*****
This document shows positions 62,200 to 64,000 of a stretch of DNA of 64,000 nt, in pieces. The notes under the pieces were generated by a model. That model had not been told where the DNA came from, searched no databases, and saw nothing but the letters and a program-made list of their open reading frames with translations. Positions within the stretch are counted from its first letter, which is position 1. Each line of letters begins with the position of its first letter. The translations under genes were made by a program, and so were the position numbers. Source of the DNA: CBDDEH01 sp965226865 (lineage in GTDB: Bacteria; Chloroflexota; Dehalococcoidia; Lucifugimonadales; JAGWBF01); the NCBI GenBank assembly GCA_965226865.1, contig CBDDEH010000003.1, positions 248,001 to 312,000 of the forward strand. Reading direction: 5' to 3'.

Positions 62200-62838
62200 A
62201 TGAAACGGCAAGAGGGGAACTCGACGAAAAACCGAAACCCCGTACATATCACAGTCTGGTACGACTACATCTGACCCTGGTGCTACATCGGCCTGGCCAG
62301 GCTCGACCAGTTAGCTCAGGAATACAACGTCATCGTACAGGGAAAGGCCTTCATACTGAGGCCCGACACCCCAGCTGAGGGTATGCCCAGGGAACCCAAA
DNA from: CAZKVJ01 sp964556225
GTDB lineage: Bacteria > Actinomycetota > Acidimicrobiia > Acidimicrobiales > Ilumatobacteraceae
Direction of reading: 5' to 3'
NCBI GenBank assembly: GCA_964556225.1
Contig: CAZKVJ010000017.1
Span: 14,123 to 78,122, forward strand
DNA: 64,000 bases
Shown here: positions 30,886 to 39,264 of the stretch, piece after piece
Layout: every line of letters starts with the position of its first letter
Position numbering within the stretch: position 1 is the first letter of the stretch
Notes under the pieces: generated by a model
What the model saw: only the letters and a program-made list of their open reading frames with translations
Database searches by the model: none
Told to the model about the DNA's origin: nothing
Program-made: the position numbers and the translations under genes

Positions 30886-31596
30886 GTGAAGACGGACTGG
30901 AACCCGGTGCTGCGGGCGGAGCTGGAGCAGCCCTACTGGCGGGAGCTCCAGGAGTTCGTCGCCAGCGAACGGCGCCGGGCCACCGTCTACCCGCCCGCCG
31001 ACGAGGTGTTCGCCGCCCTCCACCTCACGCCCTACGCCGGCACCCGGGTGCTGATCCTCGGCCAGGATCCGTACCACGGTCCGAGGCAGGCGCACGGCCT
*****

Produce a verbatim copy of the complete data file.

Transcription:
This document shows positions 62,200 to 64,000 of a stretch of DNA of 64,000 nt, in pieces. The notes under the pieces were generated by a model. That model had not been told where the DNA came from, searched no databases, and saw nothing but the letters and a program-made list of their open reading frames with translations. Positions within the stretch are counted from its first letter, which is position 1. Each line of letters begins with the position of its first letter. The translations under genes were made by a program, and so were the position numbers. Source of the DNA: CBDDEH01 sp965226865 (lineage in GTDB: Bacteria; Chloroflexota; Dehalococcoidia; Lucifugimonadales; JAGWBF01); the NCBI GenBank assembly GCA_965226865.1, contig CBDDEH010000003.1, positions 248,001 to 312,000 of the forward strand. Reading direction: 5' to 3'.

Positions 62200-62838
62200 A
62201 TGAAACGGCAAGAGGGGAACTCGACGAAAAACCGAAACCCCGTACATATCACAGTCTGGTACGACTACATCTGACCCTGGTGCTACATCGGCCTGGCCAG
62301 GCTCGACCAGTTAGCTCAGGAATACAACGTCATCGTACAGGGAAAGGCCTTCATACTGAGGCCCGACACCCCAGCTGAGGGTATGCCCAGGGAACCCAAA
DNA from: CAZKVJ01 sp964556225
GTDB lineage: Bacteria > Actinomycetota > Acidimicrobiia > Acidimicrobiales > Ilumatobacteraceae
Direction of reading: 5' to 3'
NCBI GenBank assembly: GCA_964556225.1
Contig: CAZKVJ010000017.1
Span: 14,123 to 78,122, forward strand
DNA: 64,000 bases
Shown here: positions 30,886 to 39,264 of the stretch, piece after piece
Layout: every line of letters starts with the position of its first letter
Position numbering within the stretch: position 1 is the first letter of the stretch
Notes under the pieces: generated by a model
What the model saw: only the letters and a program-made list of their open reading frames with translations
Database searches by the model: none
Told to the model about the DNA's origin: nothing
Program-made: the position numbers and the translations under genes

Positions 30886-31596
30886 GTGAAGACGGACTGG
30901 AACCCGGTGCTGCGGGCGGAGCTGGAGCAGCCCTACTGGCGGGAGCTCCAGGAGTTCGTCGCCAGCGAACGGCGCCGGGCCACCGTCTACCCGCCCGCCG
31001 ACGAGGTGTTCGCCGCCCTCCACCTCACGCCCTACGCCGGCACCCGGGTGCTGATCCTCGGCCAGGATCCGTACCACGGTCCGAGGCAGGCGCACGGCCT